# Roof design and loft space: doing the math

From almost the beginning of my tiny house design, I'd wanted a roof with an off-center ridge (AKA "saltbox", but I didn't learn the term until recently).  My thinking was that I would get the same amount of usable head space as having the ridge in the center, but would have it in a more desirable location, i.e. near where your head would be when sleeping. But the other day I decided to actually check and see if this assumption was true, and I was, frankly, a little surprised*: for a peaked roof, the most space** is obtained when the peak is in the middle, and the least when a shed roof is used. loft space crosssections

Okay, so you're probably thinking, "what the hell dude, that doesn't help". Actually it does.  The slope of your roof is θ.  Obviously, you get your maximum space (cross section area) when θ = 0 (flat roof).  A flat roof isn't ideal for most climates (it doesn't naturally shed water), so most people choose to have some slope to their roof. Traditional roof slopes are given in the form of a ratio, say 4:12 (4 in 12).  That means that the roof rises 4 feet for every 12 feet horizontal. Recall from trig that the tangent of an angle is the ratio of rise over run, so 4:12 is equivalent to an angle of 18.4°.  Here is an image from the wikipedia page on roof pitch to help visualize this Example of roof pitches

The first thing you want to do if you are trying to maximize the loft space in your design is decide on what the minimum roof slope that works for your climate and aesthetics.  For my tiny house, I chose approximately 8:12*** for the main roof and 4:12 for the shed dormer.  Personally, I like the look of a steeper roof, and I was willing to go with less overall space to get the look I wanted. For my region (Michigan) 3:12 is a good minimum because of snow loads (but because tiny houses aren't very wide you can get away with a much shallower roof.)

Looking at the equation for area, how do we use this to maximize our loft space? Calculus, of course! Since we've chosen the slope of our roof based on other criteria, and the width and height are constrained, the only variable is P, so loft space (volume really, but we're only looking at the cross section) is a function of P, the distance of the roof ridge from the wall.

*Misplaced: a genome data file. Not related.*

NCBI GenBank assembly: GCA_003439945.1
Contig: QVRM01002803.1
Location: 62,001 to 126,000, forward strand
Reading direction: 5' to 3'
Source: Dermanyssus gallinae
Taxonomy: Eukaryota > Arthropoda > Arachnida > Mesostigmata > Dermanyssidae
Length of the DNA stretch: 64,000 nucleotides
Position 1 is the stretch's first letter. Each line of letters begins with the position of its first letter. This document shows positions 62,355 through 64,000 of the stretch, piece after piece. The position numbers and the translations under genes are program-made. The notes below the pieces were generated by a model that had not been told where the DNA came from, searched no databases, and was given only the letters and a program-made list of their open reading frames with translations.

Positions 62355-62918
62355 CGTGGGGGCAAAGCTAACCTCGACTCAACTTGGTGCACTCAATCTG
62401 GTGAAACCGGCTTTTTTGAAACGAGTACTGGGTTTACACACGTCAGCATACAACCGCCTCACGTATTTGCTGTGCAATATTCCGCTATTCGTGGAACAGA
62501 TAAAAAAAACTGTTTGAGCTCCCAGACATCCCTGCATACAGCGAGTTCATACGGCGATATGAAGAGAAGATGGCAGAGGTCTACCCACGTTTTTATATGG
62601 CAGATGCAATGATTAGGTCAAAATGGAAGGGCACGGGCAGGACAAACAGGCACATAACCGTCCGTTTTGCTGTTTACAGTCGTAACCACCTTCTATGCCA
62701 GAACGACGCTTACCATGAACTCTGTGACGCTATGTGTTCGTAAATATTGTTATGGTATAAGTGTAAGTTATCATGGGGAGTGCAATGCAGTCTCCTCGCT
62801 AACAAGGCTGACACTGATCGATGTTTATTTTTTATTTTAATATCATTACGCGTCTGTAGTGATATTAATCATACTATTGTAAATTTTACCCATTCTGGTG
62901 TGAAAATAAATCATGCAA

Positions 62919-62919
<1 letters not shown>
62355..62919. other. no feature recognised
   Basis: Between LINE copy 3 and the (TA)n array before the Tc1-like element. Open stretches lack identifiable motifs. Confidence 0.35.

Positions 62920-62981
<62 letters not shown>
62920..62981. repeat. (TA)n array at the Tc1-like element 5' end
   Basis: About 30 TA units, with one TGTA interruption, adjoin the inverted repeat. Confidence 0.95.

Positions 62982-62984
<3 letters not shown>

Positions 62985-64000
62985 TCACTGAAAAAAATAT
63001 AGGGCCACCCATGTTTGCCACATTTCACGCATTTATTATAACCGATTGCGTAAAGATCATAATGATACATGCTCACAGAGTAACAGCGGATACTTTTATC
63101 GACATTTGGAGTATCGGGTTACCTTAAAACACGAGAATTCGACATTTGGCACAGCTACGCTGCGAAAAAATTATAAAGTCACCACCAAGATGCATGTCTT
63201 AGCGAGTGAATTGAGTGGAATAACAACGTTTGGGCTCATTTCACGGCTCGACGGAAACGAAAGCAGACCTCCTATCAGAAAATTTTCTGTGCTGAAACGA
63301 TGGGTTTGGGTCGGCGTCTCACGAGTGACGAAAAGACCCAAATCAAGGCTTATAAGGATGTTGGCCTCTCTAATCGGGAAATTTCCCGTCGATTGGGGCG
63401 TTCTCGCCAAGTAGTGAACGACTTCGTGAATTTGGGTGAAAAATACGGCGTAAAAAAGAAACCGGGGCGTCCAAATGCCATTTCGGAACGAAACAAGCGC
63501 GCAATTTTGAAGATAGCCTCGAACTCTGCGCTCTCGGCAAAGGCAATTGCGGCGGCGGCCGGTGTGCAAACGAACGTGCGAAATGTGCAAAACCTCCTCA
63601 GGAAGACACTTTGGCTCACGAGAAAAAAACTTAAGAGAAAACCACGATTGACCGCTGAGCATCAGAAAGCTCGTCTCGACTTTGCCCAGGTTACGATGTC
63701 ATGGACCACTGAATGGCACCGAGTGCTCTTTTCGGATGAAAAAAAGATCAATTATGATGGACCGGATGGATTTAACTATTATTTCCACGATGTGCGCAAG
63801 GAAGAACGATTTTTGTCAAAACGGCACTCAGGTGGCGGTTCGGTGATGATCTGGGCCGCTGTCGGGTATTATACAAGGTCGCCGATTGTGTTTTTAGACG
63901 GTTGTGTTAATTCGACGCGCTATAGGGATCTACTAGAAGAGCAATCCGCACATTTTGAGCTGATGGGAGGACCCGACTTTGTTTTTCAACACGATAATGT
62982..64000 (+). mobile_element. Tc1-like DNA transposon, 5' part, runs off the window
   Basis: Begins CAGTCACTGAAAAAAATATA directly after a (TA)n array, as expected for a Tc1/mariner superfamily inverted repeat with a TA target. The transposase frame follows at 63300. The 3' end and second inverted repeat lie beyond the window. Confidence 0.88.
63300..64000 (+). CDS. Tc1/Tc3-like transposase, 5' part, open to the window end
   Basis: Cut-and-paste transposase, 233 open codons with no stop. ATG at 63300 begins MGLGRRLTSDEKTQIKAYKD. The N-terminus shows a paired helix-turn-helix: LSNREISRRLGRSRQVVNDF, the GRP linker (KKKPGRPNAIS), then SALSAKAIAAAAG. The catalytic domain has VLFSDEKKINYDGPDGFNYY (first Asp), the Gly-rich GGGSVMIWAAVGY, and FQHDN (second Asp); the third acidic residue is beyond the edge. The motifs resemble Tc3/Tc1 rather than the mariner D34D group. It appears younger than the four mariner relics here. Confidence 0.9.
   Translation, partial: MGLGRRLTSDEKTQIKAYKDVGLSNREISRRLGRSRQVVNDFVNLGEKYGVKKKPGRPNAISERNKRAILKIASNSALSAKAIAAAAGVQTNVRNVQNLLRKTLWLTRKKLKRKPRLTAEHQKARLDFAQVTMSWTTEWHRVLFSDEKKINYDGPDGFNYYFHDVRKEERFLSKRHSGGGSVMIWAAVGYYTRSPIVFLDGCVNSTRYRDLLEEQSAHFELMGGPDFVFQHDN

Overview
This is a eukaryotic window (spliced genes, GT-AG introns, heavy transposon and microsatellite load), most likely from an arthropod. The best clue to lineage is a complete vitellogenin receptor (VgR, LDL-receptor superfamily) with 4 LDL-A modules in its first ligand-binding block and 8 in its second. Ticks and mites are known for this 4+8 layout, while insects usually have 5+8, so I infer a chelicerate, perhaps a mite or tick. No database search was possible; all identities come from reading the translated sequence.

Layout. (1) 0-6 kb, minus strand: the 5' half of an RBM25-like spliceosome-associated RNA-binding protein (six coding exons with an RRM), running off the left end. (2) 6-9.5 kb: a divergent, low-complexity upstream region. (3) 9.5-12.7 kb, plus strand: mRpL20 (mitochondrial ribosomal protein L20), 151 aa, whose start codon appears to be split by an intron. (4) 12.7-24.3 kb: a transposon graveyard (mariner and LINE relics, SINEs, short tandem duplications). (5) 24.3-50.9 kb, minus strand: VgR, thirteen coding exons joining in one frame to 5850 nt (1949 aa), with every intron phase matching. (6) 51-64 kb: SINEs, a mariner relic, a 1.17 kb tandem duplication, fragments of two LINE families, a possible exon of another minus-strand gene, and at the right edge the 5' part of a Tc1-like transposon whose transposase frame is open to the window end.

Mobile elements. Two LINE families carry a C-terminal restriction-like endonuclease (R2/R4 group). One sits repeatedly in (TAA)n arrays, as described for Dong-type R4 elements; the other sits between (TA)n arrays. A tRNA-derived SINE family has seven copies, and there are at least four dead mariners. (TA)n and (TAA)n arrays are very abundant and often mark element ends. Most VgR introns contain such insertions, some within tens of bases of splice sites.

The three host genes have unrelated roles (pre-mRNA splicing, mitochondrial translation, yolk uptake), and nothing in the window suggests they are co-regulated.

$A=f(P)=HW - \frac{tan\theta}{2}(W^2 -2WP +2P^2)$

If we graph this (approximately, using some reasonable values), we see that the area has a maximum value for some value of P. Cross sectional area of the loft is vertical, distance P from the wall is the horizontal; H is 3, W is 8, pitch is 4:12

We can find that point by taking the derivative of $$f(P)$$ and setting it equal to 0.

$f(P)=HW - \frac{tan\theta}{2}(W^2 -2WP +2P^2)$

$f'(P)=- \frac{tan\theta}{2}( -2W +4P) =0$

$2W-4P=0$

$P=\frac{1}{2} W$

An example makes it easier to understand.  Let's assume that our loft is 8' wide, and the peak of the roof is 4' above the loft. Let's also assume we chose a 4:12 pitch (18.4°). With a gable roof, the roof height at the walls will be 16" below the peak, or 2' 8.  That's at each wall.  If instead we use a shed roof, the roof peak (4') will be at one wall, the height in the center will be 2' 8, and the height at the other wall will be a meager 1' 4.

So, after doing the math --which is what engineers do-- it is clear that we can maximize loft space by first choosing a low slope roof, then using a gabled (ridge in the middle) roof. This is not intended as a definitive "hell no" to shed roofs. They have some advantages: they're easy to frame and they look modern. But if head height in the loft is a concern, skip the shed

* I shouldn't have been surprised, but I hadn't given it any thought, and I don't have good math intuition. A lot of people don't.

** "Most space", but not definitively most useable space.  Any roof where you have adequate headroom near the walls has the same useful space. A low-slope shed or saltbox-that-isn't-too-off-center roof can provide the functionally equivalent amount of loft space.

*** Although I wrote that I chose 8:12, this ratio was actually the result of a decision to use untrimmed 8' 2x4s for my side walls.  Add the bottom and top plates, and the height of the trailer frame, and my exterior wall height was set; the peak height is limited by law to 13' 6 (I used 13' 5 to leave room for roofing material); so my roof pitch was the result of other decisions.  I could have made it shallower or steeper, but it would have cost more in time and materials.